Sussex County event teaches kids what it takes to be a first responder
SUSSEX Co., Del. – On Thursday, the Sussex County Emergency Operations Center hosted its 20th annual 911 Awareness Day.
Joe Thomas, the Director of Sussex County Emergency Services said, “This is all about educating the kids about public safety and what happens when you call 911.”
Over a thousand kids attended Thursdays event.
One girl named Zapura said, “I feel like it was a good experience because if you want to do this, it kind of shows you what they do and how to do it.”
Dispatchers, fire fighters, paramedics and police were all on hand giving kids an idea of what they go through on a day to day basis.
Ronald Millman, a firefighter said, “We’ve got to have somebody take over for us when we’re done and the only way to get the word out and to teach the kids to do it is to get them interested in wanting to do it is by having an event like this.”
When an emergency happens, the response first starts in the dispatch center.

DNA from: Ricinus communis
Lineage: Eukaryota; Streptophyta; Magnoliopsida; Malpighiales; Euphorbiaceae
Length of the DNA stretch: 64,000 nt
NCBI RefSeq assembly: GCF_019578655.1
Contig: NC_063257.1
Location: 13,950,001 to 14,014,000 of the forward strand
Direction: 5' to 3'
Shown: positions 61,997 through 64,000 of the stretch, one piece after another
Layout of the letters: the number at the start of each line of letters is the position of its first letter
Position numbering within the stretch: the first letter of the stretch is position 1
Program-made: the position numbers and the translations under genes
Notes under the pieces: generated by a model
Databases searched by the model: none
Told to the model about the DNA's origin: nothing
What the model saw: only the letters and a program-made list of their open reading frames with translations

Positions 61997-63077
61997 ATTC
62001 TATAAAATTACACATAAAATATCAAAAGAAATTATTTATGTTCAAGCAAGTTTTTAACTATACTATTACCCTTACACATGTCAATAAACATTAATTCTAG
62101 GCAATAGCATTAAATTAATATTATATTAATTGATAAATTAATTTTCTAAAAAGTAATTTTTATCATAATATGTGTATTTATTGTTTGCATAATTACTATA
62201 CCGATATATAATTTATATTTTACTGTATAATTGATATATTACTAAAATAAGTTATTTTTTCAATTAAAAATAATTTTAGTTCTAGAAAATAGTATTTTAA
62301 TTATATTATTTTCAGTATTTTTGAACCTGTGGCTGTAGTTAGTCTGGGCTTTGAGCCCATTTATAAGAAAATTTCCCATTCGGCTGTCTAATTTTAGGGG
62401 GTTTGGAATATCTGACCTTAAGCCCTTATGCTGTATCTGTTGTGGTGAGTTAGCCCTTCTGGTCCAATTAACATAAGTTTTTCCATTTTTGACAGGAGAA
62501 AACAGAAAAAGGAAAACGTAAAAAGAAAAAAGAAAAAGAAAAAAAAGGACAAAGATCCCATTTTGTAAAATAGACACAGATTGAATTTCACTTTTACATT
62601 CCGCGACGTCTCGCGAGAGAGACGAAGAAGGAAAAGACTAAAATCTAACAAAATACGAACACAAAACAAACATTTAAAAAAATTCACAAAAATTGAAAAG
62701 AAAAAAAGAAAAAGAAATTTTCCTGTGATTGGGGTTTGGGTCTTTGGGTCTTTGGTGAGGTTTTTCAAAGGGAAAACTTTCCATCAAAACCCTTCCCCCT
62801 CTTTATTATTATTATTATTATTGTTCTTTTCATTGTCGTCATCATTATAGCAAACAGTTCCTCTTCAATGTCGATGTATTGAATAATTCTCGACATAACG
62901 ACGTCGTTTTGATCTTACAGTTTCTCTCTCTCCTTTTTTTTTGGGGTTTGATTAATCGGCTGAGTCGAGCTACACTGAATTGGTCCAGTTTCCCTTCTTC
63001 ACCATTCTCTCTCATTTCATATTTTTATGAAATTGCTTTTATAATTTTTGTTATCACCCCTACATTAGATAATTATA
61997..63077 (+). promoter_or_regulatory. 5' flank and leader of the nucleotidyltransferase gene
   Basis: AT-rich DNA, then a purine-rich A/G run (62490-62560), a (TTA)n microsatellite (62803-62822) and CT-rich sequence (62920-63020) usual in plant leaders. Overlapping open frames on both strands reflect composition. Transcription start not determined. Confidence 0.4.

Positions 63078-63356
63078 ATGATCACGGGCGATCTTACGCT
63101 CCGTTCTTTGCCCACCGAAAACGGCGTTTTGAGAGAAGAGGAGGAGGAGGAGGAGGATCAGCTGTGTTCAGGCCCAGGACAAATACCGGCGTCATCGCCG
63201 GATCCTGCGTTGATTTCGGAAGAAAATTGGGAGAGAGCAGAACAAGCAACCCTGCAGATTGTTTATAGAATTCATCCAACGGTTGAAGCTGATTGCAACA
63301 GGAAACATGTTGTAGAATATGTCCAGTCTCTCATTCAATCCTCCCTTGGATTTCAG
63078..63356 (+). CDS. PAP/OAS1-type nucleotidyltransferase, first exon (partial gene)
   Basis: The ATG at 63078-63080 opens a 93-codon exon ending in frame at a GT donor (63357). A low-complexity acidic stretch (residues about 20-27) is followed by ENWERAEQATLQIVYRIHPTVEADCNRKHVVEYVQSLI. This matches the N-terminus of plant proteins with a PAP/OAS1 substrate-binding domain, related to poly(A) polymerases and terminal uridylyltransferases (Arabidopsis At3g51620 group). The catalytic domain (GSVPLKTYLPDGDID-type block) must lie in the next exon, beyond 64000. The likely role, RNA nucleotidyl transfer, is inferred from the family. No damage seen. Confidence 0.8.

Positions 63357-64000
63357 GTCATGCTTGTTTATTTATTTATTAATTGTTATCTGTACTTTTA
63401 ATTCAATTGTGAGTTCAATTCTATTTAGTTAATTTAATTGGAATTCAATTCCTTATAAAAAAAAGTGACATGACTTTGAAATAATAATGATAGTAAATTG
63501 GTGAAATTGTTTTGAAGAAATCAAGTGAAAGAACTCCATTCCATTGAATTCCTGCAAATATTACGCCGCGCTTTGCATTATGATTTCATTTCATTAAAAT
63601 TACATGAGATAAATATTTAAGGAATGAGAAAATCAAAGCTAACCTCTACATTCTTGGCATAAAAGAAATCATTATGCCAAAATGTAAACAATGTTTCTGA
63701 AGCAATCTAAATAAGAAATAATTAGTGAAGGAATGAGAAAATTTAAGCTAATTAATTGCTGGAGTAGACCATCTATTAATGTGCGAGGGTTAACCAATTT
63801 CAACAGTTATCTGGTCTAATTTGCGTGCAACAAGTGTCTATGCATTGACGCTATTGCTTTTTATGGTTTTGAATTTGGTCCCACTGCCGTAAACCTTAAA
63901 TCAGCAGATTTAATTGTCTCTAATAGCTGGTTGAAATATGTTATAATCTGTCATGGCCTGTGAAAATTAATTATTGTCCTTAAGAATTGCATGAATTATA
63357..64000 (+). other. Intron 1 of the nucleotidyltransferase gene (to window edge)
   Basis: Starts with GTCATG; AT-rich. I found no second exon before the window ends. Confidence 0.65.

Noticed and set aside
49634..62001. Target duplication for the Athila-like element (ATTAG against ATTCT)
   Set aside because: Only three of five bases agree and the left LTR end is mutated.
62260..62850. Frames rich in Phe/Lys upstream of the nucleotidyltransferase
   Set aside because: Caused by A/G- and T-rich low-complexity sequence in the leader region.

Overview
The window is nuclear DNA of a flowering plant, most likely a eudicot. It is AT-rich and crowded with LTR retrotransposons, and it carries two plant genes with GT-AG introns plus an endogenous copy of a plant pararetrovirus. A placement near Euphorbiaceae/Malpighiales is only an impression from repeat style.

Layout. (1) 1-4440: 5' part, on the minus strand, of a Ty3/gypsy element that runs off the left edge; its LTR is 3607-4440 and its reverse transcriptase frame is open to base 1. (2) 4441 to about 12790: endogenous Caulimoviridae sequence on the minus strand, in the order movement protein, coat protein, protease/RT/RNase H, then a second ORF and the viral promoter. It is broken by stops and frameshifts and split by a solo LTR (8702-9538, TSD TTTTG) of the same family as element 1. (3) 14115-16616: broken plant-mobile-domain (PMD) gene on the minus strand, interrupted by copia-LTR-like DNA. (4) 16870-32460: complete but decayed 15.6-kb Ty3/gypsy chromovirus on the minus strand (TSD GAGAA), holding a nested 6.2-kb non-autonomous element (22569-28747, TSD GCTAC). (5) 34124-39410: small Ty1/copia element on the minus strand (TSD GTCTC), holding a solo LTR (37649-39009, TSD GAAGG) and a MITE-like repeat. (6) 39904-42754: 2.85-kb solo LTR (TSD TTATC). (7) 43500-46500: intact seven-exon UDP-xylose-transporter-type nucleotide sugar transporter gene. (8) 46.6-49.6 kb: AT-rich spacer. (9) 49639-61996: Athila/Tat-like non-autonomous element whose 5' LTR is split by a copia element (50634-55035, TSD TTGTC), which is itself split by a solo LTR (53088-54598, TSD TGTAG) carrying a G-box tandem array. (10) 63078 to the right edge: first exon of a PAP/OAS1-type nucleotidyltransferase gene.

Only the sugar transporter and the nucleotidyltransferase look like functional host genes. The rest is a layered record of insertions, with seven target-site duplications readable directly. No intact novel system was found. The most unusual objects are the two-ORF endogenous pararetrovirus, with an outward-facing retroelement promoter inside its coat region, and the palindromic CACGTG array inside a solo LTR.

Bailey Millman, a dispatcher said, “If somebody needs help we’re the ones sending it.”
Dispatchers are responsible for getting people the help they need all while remaining calm and under control.
Millman said, “You have to be very patient with people. It can be very stressful, you just have to take your time, listen. Listening is very important.”
Once first responders are dispatched, they have to act fast.
Matthew Troutman, a paramedic field training officer said, “We during the day have to be out the door in under 90 seconds.”
These responders have to stay strong in all situations.
Ronald Millman said, “You have got to be strong, you have got to be mentally fit because you’re seeing a lot of different things. You’re seeing people at their worst.”
Thanks to Thursday’s event, kids across Sussex County now know what to expect when they call 911, and this allows them to build a better relationship with their first responders.
Roland Millman said, “They get to know our firefighters and the police officers. So they get to know they’re friendly, they don’t have to be scared of them, or hide from a fire fighters or things like that.”
We’re told about 1,200 kids attended Thursday’s event.